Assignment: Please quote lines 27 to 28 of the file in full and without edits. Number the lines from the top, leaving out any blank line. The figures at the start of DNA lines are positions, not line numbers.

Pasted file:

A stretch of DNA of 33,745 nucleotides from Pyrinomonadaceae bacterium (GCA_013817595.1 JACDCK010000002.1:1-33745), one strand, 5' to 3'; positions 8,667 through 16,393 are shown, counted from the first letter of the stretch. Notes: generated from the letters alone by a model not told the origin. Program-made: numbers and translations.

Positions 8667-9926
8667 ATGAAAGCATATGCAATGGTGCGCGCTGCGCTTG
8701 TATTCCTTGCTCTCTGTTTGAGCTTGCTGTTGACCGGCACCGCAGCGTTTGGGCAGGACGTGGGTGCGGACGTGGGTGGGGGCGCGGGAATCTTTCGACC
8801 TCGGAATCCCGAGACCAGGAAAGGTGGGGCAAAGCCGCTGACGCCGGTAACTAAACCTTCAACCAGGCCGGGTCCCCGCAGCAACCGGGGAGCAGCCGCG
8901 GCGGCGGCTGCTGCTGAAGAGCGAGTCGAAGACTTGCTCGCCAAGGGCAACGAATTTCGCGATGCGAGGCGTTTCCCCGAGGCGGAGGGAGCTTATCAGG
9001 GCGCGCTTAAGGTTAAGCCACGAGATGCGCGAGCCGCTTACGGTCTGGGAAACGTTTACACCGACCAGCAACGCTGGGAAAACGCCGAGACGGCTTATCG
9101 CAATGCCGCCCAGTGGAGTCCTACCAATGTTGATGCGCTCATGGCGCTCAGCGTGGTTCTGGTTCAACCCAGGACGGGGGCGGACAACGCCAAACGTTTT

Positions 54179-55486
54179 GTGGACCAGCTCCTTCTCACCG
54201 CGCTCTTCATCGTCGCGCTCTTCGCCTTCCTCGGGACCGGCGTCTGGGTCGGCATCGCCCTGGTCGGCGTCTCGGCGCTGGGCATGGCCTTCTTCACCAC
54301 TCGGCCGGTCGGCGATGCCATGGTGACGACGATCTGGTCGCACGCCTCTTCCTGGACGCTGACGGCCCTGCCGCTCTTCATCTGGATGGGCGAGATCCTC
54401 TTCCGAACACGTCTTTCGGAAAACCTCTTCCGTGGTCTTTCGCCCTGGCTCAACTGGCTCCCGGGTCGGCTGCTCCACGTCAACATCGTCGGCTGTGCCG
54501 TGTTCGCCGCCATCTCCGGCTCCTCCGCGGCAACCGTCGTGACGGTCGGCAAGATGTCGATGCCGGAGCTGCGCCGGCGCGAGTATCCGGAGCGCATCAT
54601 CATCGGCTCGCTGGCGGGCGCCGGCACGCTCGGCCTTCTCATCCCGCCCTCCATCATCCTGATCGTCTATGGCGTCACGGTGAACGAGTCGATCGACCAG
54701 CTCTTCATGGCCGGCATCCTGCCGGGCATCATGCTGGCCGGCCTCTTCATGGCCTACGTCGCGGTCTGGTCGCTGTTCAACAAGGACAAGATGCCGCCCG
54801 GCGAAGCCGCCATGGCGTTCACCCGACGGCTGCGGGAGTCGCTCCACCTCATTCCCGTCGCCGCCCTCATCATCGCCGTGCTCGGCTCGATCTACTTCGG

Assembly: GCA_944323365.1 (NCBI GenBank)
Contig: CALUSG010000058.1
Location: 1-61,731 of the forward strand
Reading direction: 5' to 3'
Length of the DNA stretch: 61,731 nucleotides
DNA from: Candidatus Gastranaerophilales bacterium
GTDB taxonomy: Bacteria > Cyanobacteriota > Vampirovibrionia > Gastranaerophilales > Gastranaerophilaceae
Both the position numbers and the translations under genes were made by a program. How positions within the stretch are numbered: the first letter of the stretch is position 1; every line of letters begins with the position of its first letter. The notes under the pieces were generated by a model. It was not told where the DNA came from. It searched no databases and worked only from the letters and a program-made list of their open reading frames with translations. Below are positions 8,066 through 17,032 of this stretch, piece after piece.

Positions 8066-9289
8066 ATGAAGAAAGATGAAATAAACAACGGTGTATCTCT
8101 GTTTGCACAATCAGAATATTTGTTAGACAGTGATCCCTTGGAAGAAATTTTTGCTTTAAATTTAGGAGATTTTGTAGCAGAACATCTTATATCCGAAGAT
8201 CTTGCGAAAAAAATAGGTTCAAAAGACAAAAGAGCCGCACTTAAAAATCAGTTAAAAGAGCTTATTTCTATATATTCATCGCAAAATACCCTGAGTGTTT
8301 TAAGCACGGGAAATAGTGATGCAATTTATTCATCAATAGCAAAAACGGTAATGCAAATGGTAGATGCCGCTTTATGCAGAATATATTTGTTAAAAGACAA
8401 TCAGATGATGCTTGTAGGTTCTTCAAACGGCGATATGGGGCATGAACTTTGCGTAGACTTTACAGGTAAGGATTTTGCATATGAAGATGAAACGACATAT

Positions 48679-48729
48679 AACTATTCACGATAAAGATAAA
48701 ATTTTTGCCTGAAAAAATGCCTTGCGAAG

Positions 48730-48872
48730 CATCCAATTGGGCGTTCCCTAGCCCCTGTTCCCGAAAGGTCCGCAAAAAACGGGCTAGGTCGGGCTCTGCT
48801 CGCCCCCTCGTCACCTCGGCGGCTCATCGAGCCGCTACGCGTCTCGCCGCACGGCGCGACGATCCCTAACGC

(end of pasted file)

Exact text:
8066 ATGAAGAAAGATGAAATAAACAACGGTGTATCTCT
8101 GTTTGCACAATCAGAATATTTGTTAGACAGTGATCCCTTGGAAGAAATTTTTGCTTTAAATTTAGGAGATTTTGTAGCAGAACATCTTATATCCGAAGAT